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April 22, 2021

A matter of replacement

Opinion

April 22, 2021

Over the years, indeed over the decades, we have lost many good people. We have lost them to the natural process of ageing, we have lost them to accident, we have lost them to sickness and we have lost them to murder. This is not true only of our society. People die everywhere. They are killed, sometimes for the most trivial reasons. The history of many countries is, in this sense, similar.

The question for us is: are we being able to replace the good people who have gone away? Some of them, their pictures still placed on Facebook pages which have not been wiped away, remind us of who they were and what they achieved. For others there are memories that stay on for a very long time. These people of course intended to inspire others to follow in their paths. There are many who choose to take up similar causes in one way or the other, whether it is through writing or through charitable work. But are they enough? The question may be crucial to the future of our society, and the manner in which it shapes out as the years continue to go by.

The death of Mashal Khan at Abdul Wali Khan University in Mardan left behind a huge void. He was one of the young people who spoke up for oppressed students and for students who were being manipulated by their university. The manner in which he was killed was brutal. These images of a young man being bludgeoned and beaten, will remain with us forever. But are there others who are going to fill that void, to take that place? It is difficult to find answers to these questions. And of course, Mashal is only an example. There many others like him, young and old, men and women, people of all ages and all ethnicities spread out across Pakistan.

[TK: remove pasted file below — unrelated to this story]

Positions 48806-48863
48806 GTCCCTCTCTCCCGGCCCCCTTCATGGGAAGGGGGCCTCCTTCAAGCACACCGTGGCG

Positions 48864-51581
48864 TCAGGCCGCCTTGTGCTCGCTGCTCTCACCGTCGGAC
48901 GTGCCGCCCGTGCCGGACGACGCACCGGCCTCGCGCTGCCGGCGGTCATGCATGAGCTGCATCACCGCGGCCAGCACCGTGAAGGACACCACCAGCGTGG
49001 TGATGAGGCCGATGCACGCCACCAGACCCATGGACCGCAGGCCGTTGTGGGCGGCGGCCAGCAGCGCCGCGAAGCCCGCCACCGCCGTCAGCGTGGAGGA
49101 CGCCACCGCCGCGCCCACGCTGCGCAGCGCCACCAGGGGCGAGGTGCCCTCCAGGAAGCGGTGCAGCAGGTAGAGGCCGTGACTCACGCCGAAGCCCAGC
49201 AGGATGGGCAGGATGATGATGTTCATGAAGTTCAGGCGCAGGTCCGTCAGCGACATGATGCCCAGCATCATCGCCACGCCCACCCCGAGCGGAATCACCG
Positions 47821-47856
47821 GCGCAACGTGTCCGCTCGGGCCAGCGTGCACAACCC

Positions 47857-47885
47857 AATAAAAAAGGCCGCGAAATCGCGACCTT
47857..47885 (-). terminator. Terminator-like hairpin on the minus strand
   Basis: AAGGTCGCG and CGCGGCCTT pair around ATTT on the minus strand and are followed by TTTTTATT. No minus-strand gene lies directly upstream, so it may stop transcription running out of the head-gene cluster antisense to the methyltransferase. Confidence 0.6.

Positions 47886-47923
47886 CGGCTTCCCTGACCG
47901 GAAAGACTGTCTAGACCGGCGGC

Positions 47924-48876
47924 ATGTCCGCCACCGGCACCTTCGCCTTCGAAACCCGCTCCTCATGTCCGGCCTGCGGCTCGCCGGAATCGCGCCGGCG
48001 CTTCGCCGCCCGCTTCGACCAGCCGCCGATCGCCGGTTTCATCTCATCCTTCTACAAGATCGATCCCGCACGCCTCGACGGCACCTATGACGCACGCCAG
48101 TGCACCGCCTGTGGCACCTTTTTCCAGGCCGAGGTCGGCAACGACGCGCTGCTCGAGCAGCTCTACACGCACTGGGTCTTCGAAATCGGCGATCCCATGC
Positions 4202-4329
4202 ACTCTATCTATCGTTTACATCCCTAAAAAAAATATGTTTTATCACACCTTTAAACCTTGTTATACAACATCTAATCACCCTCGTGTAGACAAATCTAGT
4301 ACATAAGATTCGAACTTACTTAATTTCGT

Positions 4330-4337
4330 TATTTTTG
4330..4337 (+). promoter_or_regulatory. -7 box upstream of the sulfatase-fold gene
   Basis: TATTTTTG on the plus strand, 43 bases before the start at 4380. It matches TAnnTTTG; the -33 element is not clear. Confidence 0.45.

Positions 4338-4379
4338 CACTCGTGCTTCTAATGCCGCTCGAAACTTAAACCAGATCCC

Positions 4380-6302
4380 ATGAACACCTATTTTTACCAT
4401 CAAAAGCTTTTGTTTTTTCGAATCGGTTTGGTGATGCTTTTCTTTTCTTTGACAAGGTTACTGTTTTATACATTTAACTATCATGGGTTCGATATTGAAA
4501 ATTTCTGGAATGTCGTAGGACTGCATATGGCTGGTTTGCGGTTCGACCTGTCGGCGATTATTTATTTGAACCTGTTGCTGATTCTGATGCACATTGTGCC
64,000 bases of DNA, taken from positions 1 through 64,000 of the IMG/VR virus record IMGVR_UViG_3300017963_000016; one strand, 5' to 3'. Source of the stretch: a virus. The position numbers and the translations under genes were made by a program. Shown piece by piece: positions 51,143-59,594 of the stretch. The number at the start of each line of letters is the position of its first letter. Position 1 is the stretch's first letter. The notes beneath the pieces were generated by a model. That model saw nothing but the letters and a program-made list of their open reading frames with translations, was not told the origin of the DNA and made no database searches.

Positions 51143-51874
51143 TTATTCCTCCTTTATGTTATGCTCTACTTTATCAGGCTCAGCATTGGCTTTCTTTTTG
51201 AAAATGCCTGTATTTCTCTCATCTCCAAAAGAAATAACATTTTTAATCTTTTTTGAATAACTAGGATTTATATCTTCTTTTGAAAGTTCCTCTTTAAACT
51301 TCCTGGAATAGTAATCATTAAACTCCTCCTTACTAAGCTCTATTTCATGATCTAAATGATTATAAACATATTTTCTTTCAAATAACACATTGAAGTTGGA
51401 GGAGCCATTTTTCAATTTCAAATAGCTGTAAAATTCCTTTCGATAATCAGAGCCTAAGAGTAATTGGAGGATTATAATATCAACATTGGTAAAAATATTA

One of our most enduring fears is that there are not enough replacements. There are too many people who attempt to mime liberalism, but do not truly hold the values that it brings with it. And it is not just a matter of liberalism. It is a matter of believing in humanity, believing in people, believing in equity in society, and in believing that society has to change and change in a way quite different to that envisaged by the ‘Naya Pakistan’ of the PTI or the kind of vision that groups such as the TLP would have liked to see developed before their eyes as they rose up in protest and violence once again.

Groups led by student leaders and activists, such as Ammar Ali Jan, have done a huge amount of work. But such people cannot continue alone. They have support, but they need much more. They need many, many more from all walks of life and not just urban centres to come forward and march with them. Only when this happens can the police be stopped from using water cannons and rubber bullets and canisters of teargas to stop peaceful people demanding their rights. Only then can people who truly wish to seek a change in society, and a change that does not depend on charity but on the basic rights that every citizen deserves, move on and achieve a goal that has eluded us for too long.